Chamber News

May 07, 2020 Likes Comments

Confidence down but a glimmer

Fifty-eight days into the shut-down, confidence among Massachusetts employers continues to erode, according to the Associated Industries of Massachusetts Business Confidence Index. The index is now just slightly over the all-time low set during the great recession of 2009.

On the other hand, Gov. Charlie Baker said yesterday that he hoped to “begin reopening certain types of businesses in a limited fashion” on May 18 (including reportedly golf courses as soon as today).
"I think you'll likely see some decisions made over the course of the next several days if, in fact, the trends we've seen so far continue," Baker added.
Realistically speaking, that seems like the best we can hope for.
What should business owners do until we know more? Lots. If you missed it, check out the video and/or the slides from our “Planning to Move From Crisis to Recovery” webinar yesterday. Presenters Janey Bishoff and Pattie Hunt Sinacole laid out some very pragmatic tips.
Also, here’s some useful information from the CDC on cleaning and disinfection practices, as well as the importance of creating a plan specific to each place of work.
And for the bigger picture, the Boston Chamber just released this thoughtful agenda for an economic reopening which outlines three areas -- childcare, transportation and testing -- where employers and employees need information from government. (Jon Chesto’s take here.)
Meanwhile in Needham
Needham is among the best-run municipalities in Commonwealth. One reason why is Town Manager Kate Fitzpatrick (who the chamber honored for 30 years of service back in January).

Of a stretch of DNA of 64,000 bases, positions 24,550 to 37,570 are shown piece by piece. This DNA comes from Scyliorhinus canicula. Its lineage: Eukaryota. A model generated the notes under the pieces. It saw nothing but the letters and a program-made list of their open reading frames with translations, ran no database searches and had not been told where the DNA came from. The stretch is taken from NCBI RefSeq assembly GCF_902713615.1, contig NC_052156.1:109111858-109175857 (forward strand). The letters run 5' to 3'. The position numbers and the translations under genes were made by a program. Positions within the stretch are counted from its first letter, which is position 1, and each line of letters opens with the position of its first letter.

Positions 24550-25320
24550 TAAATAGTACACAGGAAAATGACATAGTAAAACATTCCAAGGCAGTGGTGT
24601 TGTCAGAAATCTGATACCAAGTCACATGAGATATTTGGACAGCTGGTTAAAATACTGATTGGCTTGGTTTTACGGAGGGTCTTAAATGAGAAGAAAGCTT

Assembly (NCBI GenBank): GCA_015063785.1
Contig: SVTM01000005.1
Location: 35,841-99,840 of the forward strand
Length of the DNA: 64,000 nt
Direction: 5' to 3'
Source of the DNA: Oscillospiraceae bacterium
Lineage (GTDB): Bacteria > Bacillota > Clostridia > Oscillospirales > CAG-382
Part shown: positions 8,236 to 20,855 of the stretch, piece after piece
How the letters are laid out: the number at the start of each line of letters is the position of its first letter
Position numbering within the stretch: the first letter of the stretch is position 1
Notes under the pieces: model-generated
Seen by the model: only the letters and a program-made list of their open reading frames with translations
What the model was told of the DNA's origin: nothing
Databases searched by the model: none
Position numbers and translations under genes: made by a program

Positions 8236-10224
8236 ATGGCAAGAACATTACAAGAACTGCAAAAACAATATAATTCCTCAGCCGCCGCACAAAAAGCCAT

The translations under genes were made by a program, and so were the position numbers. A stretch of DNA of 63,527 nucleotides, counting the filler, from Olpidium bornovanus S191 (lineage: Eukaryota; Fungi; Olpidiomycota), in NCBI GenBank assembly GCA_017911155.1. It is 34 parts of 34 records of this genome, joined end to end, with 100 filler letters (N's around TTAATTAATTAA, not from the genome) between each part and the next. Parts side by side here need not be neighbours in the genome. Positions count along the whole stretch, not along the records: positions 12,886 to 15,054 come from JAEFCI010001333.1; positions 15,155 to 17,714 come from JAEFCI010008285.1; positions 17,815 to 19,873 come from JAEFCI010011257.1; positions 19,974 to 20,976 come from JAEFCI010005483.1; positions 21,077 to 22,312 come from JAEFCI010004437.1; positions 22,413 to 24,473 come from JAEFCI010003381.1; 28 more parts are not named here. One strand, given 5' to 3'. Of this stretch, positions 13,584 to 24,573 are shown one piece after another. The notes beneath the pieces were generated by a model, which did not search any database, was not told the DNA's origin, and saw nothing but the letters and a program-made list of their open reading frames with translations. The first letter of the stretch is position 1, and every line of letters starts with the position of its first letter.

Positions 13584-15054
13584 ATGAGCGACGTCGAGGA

Pragmatic, compassionate and modest (that last one matters when you answer to an elected board), we’re fortunate to have Fitzpatrick at the helm anytime, but especially during a crisis.
We’re also fortunate that she frequently shares her experience and humor in “Very Kate,” Fitzpatrick’s blog.
Here’s how she began yesterday’s blog post....
“Have you been wondering what it is like to work in a medium sized metro-Boston community during a global pandemic? Every day there are about 1,289 decisions to make, and when you look up from your computer it is already 5:00.”
Read the rest here. It’s worth it.
Need help? Ask a mentor
A reminder that last month the chamber launched our mentorship program.
We already have mentors ready to assist with HR, communications, digital marketing, Quickbooks, pivoting to online communications/ e-commerce, tax planning, selling, business networking and more. Use the mentee application if you want to tap into this free resource.
Or if you believe you have expertise to share, and would like to help a fellow member click here to apply to be a mentor.
Ideally, everyone will gain new insights and perspectives.
Yes, more PPP updates
Are you still thinking about applying for a Paycheck Protection loan, or perhaps still waiting for your lender to help? The Boston Business Journal is reporting (pay wall) that multiple Massachusetts banks say they’ve worked through their backlog of Paycheck Protection Program applications and are now accepting new customers. (Here’s a list of chamber member banks.)
In other PPP news, the safe harbor period to return PPP loans/withdraw applications that do not meet the economic need certification has been extended from today (May 7) to May 14, the U.S. Treasury announced this week. They also said the SBA plans to provide additional guidance on how it will review the certification prior to May 14. More here.